Other Power is a major category in Japanese Pure Land Buddhism. Below are some definitions of it
Below are three brief poems by Japanese zen poet and wandering monk Ryokan Taigu (1758-1831).
Below are four brief poems by Asahari Saichi (1850-1932). Saichi belongs to the myokonin, ‘persons of humble origin but with a penetrating insight’, in a definition of Shin author Taitetsu Unno. Lees verder Religious poems by a myokonin
The Amida-ji Shin Buddhist temple in Romania has published essential teachings for beginners on its website.
Lees verder Jodo Shinshu Buddhist Teachings for Beginners
Hisamatsu Shin’ichi (1889-1980) developed from a Shin Buddhist background into a lay Zen teacher and a professor of Buddhism at Kyoto University.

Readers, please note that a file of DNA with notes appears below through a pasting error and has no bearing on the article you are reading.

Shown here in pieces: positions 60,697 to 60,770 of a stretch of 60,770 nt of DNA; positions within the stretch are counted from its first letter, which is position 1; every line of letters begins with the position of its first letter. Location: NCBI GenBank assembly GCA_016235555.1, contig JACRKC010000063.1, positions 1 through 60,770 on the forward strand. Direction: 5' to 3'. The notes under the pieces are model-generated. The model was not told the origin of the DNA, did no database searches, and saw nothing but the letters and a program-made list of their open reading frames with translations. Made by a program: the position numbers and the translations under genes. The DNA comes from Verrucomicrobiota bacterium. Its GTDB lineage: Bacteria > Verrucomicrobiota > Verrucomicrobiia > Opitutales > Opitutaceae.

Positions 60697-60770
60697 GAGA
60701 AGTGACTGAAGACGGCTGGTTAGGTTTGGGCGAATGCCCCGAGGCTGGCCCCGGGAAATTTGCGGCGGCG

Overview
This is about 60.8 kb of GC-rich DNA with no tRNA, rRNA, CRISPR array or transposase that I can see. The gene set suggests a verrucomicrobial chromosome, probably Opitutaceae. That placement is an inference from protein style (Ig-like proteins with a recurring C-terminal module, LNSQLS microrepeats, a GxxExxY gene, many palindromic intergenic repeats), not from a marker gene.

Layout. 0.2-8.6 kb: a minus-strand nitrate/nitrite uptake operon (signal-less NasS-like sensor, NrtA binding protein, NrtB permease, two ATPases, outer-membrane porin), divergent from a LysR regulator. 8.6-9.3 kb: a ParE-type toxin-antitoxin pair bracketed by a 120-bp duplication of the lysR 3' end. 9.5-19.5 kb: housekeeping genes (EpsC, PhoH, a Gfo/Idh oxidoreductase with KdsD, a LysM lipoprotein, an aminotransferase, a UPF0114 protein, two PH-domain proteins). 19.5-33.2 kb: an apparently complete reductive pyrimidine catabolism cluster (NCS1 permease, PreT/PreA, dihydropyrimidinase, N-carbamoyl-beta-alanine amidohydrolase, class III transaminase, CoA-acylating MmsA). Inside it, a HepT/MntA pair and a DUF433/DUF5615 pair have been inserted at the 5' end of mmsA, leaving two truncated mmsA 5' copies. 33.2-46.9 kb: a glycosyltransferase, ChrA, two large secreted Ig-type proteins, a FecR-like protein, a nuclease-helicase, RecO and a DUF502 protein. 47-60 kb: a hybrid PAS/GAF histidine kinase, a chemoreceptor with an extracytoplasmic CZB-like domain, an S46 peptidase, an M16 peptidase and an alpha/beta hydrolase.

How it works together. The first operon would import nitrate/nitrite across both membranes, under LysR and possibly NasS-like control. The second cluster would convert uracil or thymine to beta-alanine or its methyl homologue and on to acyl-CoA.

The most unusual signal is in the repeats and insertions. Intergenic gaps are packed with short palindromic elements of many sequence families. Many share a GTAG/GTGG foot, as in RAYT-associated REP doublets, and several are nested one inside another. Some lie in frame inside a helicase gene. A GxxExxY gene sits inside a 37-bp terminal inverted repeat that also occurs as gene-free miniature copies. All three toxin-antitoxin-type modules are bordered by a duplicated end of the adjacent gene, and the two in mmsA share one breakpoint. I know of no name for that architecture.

“Human beings live in the dirt, like bugs in a filthy bowl,” writes 8th century Chinese Ch’an poet Han Shan
“In the Shin Buddhist tradition, as we listen to the teaching we are made to realize that we can never surrender ourselves. Resistance comes from the deepest center of our karmic selves.” A fragment of an interview with Taitetsu Unno
Did one of Japan’s foremost Pure Land buddhists seek to abandon this world at the expense of valuing its empirical reality? A discussion in Facebook’s Soto Zen group
Did one of Japan’s foremost Pure Land buddhists seek to abandon this world at the expense of valuing its empirical reality?
The bombu paradigm in Japanese Pure Land buddhism stresses the ‘foolishness’ of human beings. In an interesting blog post from 2011 David Brazier explains how Zen and Pure Land depart from different perspectives only to arrive at similar destinations